Happy people don’t judge people. Over the past two months I’ve been doing a judgement detox. Once I learned it was a thing, I knew it was for me, though I wasn’t sure why. I didn’t judge others. Not really.
Quietly polishing my halo, I reflected on how, even as a child, I recognized that judgement was toxic. Following any attempt to fit in by participating in gossip or judging others, I always ended up feeling terrible.
Sure, there was the electrifying high I’d get from taking a hit of self-righteousness, but it would never last. Soon after I’d feel extremely low, depleted of energy and sick with guilt. This is what is known as the judgement cycle.
From an early age we are taught to see ourselves as separate. Like a virus, our ego-driven perceptions take the wheel, judging others in a wild attempt to soothe our own insecurities.
After the high subsides, knowing on some level that this is not our true nature, we feel bad for our judgement, so we judge ourselves. Even more desperate to feel better, we find someone else to judge, and so the cycle continues. It becomes an addiction.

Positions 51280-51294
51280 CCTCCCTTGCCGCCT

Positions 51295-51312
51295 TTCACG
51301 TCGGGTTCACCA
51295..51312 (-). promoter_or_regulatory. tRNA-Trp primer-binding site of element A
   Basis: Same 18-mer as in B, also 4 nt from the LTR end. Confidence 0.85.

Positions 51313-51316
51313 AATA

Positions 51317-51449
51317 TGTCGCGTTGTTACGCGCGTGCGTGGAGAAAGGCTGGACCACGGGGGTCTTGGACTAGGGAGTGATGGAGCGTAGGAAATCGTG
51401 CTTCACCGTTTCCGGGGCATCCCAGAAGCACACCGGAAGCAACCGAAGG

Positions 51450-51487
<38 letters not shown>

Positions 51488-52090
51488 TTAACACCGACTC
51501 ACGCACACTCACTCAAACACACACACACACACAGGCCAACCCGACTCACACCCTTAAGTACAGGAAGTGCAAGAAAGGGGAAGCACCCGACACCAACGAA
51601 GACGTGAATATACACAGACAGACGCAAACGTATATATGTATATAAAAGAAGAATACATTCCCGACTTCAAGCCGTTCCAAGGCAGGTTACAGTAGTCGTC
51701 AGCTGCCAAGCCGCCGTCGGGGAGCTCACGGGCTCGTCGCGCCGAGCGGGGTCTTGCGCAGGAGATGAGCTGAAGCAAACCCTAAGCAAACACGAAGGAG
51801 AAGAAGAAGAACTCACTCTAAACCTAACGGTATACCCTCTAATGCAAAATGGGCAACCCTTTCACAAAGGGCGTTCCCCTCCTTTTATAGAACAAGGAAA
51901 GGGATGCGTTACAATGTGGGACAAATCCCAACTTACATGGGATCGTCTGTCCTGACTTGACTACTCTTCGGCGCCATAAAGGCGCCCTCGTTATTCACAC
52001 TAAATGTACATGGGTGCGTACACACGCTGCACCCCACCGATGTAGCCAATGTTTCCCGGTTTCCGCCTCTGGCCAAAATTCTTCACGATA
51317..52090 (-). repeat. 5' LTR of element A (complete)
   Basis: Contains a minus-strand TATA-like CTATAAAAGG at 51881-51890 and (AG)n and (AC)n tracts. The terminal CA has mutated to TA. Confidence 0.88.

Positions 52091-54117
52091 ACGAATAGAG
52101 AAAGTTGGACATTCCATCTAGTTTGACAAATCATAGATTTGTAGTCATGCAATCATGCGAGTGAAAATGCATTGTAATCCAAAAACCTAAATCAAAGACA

Through the detox process I was able to identify how, in a subconscious attempt to avoid the guilt of finding fault in others, I judged people in a positive light. I made others better and more special than me.
But judgement is judgement, and judging myself harshly in comparison to others became a habit that manifested itself in many self-destructive ways.
During the detox I learned how judgement stems from a disowned part of our own shadow. From the teachings of Gabrielle Bernstein and the metaphysical text A Course in Miracles, I was able to understand how our greatest fear isn’t that we’re not good enough, but that we’re powerful beyond measure.
Since completing the detox I have been able to experience a freedom I have never known. Joy is accessible to me. I laugh easily, often until I’m delirious and my ribs ache. I have forgiven old resentments that once tormented me, in particular those I directed toward myself.
I feel love pouring out of me and know that practicing nonjudgement has become a way of life. Perhaps most importantly, I’m beginning to see myself in a new light, and for the first time, I genuinely feel love pouring in.